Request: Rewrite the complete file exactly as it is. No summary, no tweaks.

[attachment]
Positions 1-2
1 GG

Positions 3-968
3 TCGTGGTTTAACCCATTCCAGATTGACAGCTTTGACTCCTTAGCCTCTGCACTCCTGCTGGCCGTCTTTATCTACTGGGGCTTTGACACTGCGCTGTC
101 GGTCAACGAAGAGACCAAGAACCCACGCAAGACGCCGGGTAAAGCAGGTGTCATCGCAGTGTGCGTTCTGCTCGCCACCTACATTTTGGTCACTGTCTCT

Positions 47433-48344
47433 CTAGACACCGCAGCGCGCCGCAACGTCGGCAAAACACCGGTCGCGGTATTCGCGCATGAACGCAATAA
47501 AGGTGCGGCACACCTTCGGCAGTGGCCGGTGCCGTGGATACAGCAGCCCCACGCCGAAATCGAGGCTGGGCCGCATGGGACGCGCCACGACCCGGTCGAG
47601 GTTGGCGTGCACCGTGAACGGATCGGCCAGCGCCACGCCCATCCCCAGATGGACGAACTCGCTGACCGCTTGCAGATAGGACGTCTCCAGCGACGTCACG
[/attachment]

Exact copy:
Positions 1-2
1 GG

Positions 3-968
3 TCGTGGTTTAACCCATTCCAGATTGACAGCTTTGACTCCTTAGCCTCTGCACTCCTGCTGGCCGTCTTTATCTACTGGGGCTTTGACACTGCGCTGTC
101 GGTCAACGAAGAGACCAAGAACCCACGCAAGACGCCGGGTAAAGCAGGTGTCATCGCAGTGTGCGTTCTGCTCGCCACCTACATTTTGGTCACTGTCTCT

Positions 47433-48344
47433 CTAGACACCGCAGCGCGCCGCAACGTCGGCAAAACACCGGTCGCGGTATTCGCGCATGAACGCAATAA
47501 AGGTGCGGCACACCTTCGGCAGTGGCCGGTGCCGTGGATACAGCAGCCCCACGCCGAAATCGAGGCTGGGCCGCATGGGACGCGCCACGACCCGGTCGAG
47601 GTTGGCGTGCACCGTGAACGGATCGGCCAGCGCCACGCCCATCCCCAGATGGACGAACTCGCTGACCGCTTGCAGATAGGACGTCTCCAGCGACGTCACG